Taking in account all these various missions for concept design, Keinonen et al. (2004 p. 35) enumerate them as follows:
There is no definite difference in the methods when targeting a product concept for the purposes listed above, or for production directly. Generally, an "idea bank" project has a longer perspective of time, and accordingly the data on customers, competitors etc. are less reliable, which means that there is less opportunity for exact reasoning and instead more guessing and intuition will be needed. Moreover, the presentation style of the proposal can be less detailed.
The new product must meet the expectations of several groups of people. Some of these groups work inside the company that shall make and sell the product: the management, the financing, manufacturing and marketing departments. The viewpoints of these can be found relatively easily: people from these departments can enter the design team, or the departments can give their views on the draft for product concept, when it is presented on paper to them.
The customer view can be more difficult to get. Ideally, the product should be made to meet the desires of the target customers and preferably in collaboration with a sample of them, but how can you reach the target customers, or at least get an idea of their views and needs? Some potential methods are listed below.
Outsider view can be relevant if there are detrimental side effects, for example the emission of polluting gas from a car. It is seldom possible to have direct contact with the people who have the risk of encountering the eventual side effects, but it may be helpful, at least, to generally enumerate these "stakeholders" in a development project. The usual method to deal with the side effects is to study their problems in research publications, for example on the questions of ecology. Another method is to communicate with researchers who are presently occupied with these problems.
Compressing the opinions. No matter how meticulously you define the people whose evaluations shall dictate the direction of practical operations, it nearly always turns out that the evaluations are more or less in conflict. However, often the target is to design only one product, not several of them. The researcher needs in this situation methods for compressing the distinct opinions into one collective resultant. Some strategies which are often used to attain such a consolidation are:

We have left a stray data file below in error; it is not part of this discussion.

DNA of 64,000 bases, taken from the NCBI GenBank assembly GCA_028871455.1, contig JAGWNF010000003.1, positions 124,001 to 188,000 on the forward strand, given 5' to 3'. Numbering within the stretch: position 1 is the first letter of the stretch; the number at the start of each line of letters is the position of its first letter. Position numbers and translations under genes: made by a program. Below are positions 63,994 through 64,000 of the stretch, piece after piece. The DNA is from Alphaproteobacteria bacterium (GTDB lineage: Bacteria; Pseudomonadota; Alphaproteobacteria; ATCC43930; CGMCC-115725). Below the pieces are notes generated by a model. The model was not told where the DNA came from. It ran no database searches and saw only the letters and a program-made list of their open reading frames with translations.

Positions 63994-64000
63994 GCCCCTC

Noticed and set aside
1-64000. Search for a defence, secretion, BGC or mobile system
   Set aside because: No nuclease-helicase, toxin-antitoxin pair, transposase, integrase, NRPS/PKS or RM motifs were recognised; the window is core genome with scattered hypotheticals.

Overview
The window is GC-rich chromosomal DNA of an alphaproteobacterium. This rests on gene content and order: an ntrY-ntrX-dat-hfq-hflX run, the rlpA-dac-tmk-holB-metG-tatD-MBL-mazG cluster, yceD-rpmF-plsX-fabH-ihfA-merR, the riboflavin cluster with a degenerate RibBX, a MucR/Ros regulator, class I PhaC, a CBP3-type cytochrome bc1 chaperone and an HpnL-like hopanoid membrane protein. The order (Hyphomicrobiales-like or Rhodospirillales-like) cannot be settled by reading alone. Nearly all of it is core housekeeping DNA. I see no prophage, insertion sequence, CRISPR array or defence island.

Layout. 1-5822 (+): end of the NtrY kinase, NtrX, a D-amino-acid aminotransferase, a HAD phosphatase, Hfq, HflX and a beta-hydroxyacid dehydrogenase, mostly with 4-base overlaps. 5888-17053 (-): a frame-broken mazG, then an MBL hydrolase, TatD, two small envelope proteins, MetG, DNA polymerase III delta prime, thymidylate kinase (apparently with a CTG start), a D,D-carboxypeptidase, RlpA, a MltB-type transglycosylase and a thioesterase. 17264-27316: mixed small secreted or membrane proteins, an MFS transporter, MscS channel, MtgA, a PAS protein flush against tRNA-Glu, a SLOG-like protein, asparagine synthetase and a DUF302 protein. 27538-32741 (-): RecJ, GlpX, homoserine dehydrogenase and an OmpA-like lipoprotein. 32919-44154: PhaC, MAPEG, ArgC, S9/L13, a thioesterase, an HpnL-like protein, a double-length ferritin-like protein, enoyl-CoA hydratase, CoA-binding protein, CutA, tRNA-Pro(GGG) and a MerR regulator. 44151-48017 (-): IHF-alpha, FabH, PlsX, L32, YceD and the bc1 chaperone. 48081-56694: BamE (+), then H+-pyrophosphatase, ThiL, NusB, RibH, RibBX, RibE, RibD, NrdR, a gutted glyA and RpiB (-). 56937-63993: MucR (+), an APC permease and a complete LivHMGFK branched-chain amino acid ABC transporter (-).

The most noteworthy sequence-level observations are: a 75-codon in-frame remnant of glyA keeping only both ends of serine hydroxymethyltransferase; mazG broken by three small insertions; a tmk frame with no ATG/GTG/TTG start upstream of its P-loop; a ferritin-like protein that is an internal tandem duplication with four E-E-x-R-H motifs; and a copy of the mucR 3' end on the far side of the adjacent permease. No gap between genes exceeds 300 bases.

These approaches are explained on another page, under the title Normative Research. If none of the methods can produce an acceptable compromise of opinions, you should perhaps once more consider whether you really must aim at a single product for the greatest number of customers? The concept of "average consumer" entails a trap. It is easy to measure e.g. the average height of citizens, but what would happen if we made all clothing to this measure? Moreover, if we look closer at a designer's ideal image of the consumer this often turns out to be quite near an adult, right-handed, English-speaking white man. Thus, a car is normally designed for a male driver: there is no place for the handbag of the woman driver. Likewise, there are few scissors suitable for left-handed people. Indeed, it is worth while sometimes to ask yourself who and how many are the people whom the standardized product fails to satisfy? To cater for these people (see typical examples), there are two strategies:
If the last-mentioned approach seems possible, you do not need to compress all the contrasting opinions into one but instead to two or more arbitrations, which can be easier to do. Available methods for segmenting or clustering collected opinions can be found in Exploratory Classification.